Well, no one seems to agree on the reason, and there's lots of "he said/they said," and it's all very mysterious. One thing is particularly worrisome, though: the BBC spokesman's remark about "resting" Dickens. I wonder how long this "rest" is supposed to last. They can't have forgotten already about the bicentennial coming up . . . can they?
My cousin, a fellow Dickensian, was here last night for a little Dickens party. We had pizza and brownies -- for a full-fledged Dickens party, I suppose, we should have had something like steak and kidney pie, but somehow we managed to do without it -- and watched the 1983 miniseries of Dombey and Son. Neither of us had seen it before, but Dombey is Annie's favorite Dickens novel (whereas I haven't read it in a long time), so she was able to give me some details about what was left out, what was changed, and what was true to the book.
On the whole, I think we both enjoyed it very much. The acting was really excellent -- with the exception of little Paul Dombey. I hate to criticize a child actor, but this one didn't put much into the part. In fact, by Annie's account, he and his sister seemed to have switched places, with Paul being the serious one in the family and Florence considerably more lighthearted.
I remembered the basic outline of the story, more or less, but there was an awful lot I'd forgotten. I really don't know why I've never yet read this one a second time, but now I'm dying to. I don't own a copy of the book -- haven't even been able to find it at B&N or Borders, so I may have to order it -- but after the movie last night I was skimming through it online, trying to find out more about what was originally in the book and what was exclusive to the movie. But some things were a given even before I looked. No one but Charles Dickens, bless him, could have come up with "Where are you staying, abomination?"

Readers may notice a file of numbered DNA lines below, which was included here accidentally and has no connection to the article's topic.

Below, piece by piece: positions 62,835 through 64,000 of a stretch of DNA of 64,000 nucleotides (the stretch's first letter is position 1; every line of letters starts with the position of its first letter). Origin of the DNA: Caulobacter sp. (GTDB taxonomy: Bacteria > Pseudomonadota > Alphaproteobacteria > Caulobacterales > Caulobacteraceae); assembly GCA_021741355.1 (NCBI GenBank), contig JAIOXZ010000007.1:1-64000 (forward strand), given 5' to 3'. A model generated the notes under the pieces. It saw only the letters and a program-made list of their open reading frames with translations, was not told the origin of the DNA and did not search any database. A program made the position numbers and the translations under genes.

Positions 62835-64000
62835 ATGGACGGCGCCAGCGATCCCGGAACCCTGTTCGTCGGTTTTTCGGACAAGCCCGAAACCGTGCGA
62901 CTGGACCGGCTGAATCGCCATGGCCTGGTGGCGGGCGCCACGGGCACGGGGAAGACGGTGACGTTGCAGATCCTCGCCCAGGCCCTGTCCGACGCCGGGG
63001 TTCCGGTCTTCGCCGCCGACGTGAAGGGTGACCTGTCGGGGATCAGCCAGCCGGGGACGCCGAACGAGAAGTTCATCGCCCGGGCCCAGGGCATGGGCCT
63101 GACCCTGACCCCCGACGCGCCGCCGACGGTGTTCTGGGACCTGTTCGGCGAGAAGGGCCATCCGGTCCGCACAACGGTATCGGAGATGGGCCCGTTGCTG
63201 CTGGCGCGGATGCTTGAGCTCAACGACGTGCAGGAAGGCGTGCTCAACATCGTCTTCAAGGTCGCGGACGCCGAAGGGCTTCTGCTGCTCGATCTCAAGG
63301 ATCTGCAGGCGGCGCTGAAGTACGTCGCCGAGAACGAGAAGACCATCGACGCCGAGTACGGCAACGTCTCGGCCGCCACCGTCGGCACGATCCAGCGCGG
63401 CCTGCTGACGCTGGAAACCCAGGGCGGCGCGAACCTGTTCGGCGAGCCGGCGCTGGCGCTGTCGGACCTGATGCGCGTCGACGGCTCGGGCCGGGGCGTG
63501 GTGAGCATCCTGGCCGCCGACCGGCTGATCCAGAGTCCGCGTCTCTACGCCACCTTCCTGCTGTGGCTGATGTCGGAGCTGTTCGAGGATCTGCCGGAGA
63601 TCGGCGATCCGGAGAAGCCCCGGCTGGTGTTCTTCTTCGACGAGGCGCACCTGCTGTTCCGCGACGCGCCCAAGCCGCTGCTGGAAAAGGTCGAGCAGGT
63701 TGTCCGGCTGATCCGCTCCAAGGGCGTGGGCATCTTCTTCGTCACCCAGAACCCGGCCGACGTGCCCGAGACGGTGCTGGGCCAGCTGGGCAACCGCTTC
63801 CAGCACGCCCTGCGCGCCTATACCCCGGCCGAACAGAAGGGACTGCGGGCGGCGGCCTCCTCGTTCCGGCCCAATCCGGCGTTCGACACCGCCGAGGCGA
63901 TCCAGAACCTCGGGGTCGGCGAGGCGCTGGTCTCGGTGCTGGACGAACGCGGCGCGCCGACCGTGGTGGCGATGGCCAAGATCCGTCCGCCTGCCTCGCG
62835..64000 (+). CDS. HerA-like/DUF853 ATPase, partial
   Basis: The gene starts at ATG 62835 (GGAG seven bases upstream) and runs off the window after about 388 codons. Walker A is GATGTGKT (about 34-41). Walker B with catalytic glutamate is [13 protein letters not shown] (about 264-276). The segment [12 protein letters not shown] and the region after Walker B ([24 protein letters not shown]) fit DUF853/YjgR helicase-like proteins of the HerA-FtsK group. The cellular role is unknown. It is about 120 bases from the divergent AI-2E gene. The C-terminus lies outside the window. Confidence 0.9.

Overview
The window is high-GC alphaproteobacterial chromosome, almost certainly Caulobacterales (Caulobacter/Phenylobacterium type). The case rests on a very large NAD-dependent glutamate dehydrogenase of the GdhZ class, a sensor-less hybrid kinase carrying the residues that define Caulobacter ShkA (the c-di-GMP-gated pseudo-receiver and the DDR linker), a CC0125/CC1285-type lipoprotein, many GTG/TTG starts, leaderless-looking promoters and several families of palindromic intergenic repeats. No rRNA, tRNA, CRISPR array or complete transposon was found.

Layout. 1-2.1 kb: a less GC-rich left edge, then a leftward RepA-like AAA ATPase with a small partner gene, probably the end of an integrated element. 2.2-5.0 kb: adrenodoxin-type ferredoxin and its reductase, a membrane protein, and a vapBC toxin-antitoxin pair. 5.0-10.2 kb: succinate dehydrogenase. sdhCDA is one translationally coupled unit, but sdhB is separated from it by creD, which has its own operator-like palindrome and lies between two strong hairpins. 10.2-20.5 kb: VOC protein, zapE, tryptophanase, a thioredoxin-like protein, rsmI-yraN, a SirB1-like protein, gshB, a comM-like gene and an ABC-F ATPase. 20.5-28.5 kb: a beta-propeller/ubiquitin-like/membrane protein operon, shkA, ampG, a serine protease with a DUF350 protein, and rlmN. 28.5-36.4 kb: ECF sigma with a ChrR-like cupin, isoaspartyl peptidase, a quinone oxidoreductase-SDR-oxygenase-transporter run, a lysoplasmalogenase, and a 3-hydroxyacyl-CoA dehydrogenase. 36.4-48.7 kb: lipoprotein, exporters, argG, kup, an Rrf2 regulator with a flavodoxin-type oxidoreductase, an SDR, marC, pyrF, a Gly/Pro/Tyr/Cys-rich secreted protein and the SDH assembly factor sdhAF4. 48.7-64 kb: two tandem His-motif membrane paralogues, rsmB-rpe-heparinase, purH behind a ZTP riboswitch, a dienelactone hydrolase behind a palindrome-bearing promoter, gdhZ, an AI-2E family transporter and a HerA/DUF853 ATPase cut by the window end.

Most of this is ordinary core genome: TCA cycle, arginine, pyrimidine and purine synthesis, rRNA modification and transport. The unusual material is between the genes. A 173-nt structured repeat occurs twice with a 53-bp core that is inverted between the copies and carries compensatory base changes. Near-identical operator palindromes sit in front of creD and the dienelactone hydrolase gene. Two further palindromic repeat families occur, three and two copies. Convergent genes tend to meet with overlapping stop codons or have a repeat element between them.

David Gates has a lovely essay in Newsweek about why he enjoys rereading books -- and many of the books he most enjoys rereading are Dickens books.
Above the table on which I'm now writing hangs an old framed print
showing Mr. Pickwick's street-smart servant, Sam Weller, prophetically
pointing out to his chubby little master—in tights, gaiters, and
spectacles—a vast, teeming mob of tiny figures: the characters Charles
Dickens was to create in the novels to come after The Pickwick Papers. I still haven't identified all of them, but I see Fagin and the Artful Dodger from Oliver Twist, Little Nell and her grandfather from The Old Curiosity Shop, the sanctimonious Mr. Pecksniff from Martin Chuzzlewit, the choleric Major Bagstock from Dombey and Son, and Bob Cratchit from A Christmas Carol carrying Tiny Tim. Ah, and that must be the mad old dealer in secondhand clothes from David Copperfield.
His name, in what appears to be an odd self-tribute, is Charley—Dickens
names another madman in that same novel Mr. Dick—but I remember him
best, as you will if you've read the book, for his greeting to young
David: "Oh, my eyes and limbs, what do you want? Oh, my lungs and
liver, what do you want? Oh, goroo, goroo!" It's because I can't get
enough of characters like these that half my Dickens paperbacks now
have their covers held on with duct tape. . . .
I suspect that the most widely reread writers in English have been
Dickens, Shakespeare, and Jane Austen—hardly a month goes by without my
revisiting one of them—who combine the sleepy-time comforts of story
and character with all the challenge and complexity, the inexhaustible
newness, that anyone could ask for. I've taught them all in the
classroom, while in the bedroom their books have slipped from my hands
as their stories shaded into my dreams.
The whole piece is worth a read, but probably the best line of all -- a line that any lover of Dickens will appreciate, even though it refers to multiple authors -- is this one: "In a recent New York Times op-ed in defense of rereading,
Verlyn Klinkenborg lists some of his old favorites—he turns out to be a
Dickens hound too—and concludes: 'This is not a canon. This is a